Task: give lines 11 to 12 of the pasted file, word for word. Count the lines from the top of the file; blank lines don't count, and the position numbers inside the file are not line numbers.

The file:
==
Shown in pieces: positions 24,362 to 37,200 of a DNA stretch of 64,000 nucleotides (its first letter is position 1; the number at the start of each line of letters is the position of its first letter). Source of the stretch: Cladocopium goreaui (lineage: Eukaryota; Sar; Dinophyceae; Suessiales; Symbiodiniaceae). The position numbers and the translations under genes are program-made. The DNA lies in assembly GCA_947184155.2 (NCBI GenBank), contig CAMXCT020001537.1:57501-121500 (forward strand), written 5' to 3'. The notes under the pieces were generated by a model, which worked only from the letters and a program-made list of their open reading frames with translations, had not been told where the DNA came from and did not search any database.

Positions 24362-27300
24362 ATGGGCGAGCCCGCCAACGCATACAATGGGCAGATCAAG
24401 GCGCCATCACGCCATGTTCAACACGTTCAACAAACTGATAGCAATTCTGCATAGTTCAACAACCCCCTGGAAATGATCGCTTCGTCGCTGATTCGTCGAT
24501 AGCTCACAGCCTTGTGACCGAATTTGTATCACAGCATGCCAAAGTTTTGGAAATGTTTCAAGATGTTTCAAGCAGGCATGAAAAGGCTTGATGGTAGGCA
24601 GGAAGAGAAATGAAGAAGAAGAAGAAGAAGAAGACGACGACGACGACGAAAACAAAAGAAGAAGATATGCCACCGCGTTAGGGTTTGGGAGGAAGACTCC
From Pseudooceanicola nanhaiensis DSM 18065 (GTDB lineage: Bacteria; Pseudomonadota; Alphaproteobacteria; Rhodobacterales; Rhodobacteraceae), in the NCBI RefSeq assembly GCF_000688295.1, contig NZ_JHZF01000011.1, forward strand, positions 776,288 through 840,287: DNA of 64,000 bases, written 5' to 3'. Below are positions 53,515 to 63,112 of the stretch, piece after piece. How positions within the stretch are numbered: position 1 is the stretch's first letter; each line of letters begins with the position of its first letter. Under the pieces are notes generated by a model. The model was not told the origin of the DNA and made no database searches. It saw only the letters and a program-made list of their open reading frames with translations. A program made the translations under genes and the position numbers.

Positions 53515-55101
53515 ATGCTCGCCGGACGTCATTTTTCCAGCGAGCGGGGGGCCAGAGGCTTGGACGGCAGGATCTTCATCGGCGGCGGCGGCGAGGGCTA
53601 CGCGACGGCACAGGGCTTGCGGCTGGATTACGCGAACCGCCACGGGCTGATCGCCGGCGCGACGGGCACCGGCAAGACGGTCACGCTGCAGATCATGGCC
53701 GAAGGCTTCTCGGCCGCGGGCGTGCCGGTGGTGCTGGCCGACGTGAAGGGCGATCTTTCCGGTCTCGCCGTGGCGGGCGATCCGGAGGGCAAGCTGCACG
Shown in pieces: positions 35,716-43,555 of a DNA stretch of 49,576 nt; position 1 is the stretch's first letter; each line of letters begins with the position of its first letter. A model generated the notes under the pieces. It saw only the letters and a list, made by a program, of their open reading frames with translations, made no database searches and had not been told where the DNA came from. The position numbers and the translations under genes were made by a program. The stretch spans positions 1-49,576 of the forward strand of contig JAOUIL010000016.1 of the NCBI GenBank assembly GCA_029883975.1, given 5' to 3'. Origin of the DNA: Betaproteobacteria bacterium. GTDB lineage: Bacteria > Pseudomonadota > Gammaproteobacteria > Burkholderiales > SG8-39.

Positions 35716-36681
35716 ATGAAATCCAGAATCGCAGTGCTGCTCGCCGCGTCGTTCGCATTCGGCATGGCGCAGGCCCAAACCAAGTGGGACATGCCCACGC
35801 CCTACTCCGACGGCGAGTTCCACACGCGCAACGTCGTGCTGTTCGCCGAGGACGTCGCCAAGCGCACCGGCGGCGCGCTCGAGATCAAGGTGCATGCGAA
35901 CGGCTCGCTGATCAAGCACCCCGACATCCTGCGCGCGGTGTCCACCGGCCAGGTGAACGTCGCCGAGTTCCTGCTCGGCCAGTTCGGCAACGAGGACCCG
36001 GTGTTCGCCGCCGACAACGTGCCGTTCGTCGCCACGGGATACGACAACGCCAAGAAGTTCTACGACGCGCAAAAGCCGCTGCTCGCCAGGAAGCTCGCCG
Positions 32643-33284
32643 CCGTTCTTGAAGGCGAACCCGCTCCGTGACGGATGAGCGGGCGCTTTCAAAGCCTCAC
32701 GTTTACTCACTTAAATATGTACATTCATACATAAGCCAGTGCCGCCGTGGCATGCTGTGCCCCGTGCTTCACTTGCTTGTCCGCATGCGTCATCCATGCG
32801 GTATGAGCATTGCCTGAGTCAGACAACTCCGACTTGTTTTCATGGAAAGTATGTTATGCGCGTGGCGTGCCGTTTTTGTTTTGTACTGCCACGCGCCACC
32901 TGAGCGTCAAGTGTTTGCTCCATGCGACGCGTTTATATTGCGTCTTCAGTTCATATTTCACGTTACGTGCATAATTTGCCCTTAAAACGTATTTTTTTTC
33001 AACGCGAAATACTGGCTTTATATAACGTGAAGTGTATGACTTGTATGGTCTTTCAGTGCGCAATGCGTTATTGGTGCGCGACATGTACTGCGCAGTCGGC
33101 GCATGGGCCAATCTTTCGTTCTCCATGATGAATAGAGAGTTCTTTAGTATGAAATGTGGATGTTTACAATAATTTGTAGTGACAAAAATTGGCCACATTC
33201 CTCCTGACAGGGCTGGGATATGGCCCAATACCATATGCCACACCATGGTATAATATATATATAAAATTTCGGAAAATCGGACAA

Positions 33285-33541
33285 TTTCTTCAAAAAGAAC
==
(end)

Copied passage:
53701 GAAGGCTTCTCGGCCGCGGGCGTGCCGGTGGTGCTGGCCGACGTGAAGGGCGATCTTTCCGGTCTCGCCGTGGCGGGCGATCCGGAGGGCAAGCTGCACG
Shown in pieces: positions 35,716-43,555 of a DNA stretch of 49,576 nt; position 1 is the stretch's first letter; each line of letters begins with the position of its first letter. A model generated the notes under the pieces. It saw only the letters and a list, made by a program, of their open reading frames with translations, made no database searches and had not been told where the DNA came from. The position numbers and the translations under genes were made by a program. The stretch spans positions 1-49,576 of the forward strand of contig JAOUIL010000016.1 of the NCBI GenBank assembly GCA_029883975.1, given 5' to 3'. Origin of the DNA: Betaproteobacteria bacterium. GTDB lineage: Bacteria > Pseudomonadota > Gammaproteobacteria > Burkholderiales > SG8-39.